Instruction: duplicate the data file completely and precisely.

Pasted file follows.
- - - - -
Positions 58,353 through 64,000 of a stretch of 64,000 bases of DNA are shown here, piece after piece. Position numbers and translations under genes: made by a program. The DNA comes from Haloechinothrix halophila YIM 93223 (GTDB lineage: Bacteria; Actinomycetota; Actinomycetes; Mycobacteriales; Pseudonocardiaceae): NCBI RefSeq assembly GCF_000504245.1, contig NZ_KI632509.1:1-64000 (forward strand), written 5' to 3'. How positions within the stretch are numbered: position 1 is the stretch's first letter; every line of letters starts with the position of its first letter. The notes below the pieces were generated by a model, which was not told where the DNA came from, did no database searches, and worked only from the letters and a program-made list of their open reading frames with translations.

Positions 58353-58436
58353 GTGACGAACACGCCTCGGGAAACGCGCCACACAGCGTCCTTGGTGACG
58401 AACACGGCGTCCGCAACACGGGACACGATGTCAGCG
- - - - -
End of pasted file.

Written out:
Positions 58,353 through 64,000 of a stretch of 64,000 bases of DNA are shown here, piece after piece. Position numbers and translations under genes: made by a program. The DNA comes from Haloechinothrix halophila YIM 93223 (GTDB lineage: Bacteria; Actinomycetota; Actinomycetes; Mycobacteriales; Pseudonocardiaceae): NCBI RefSeq assembly GCF_000504245.1, contig NZ_KI632509.1:1-64000 (forward strand), written 5' to 3'. How positions within the stretch are numbered: position 1 is the stretch's first letter; every line of letters starts with the position of its first letter. The notes below the pieces were generated by a model, which was not told where the DNA came from, did no database searches, and worked only from the letters and a program-made list of their open reading frames with translations.

Positions 58353-58436
58353 GTGACGAACACGCCTCGGGAAACGCGCCACACAGCGTCCTTGGTGACG
58401 AACACGGCGTCCGCAACACGGGACACGATGTCAGCG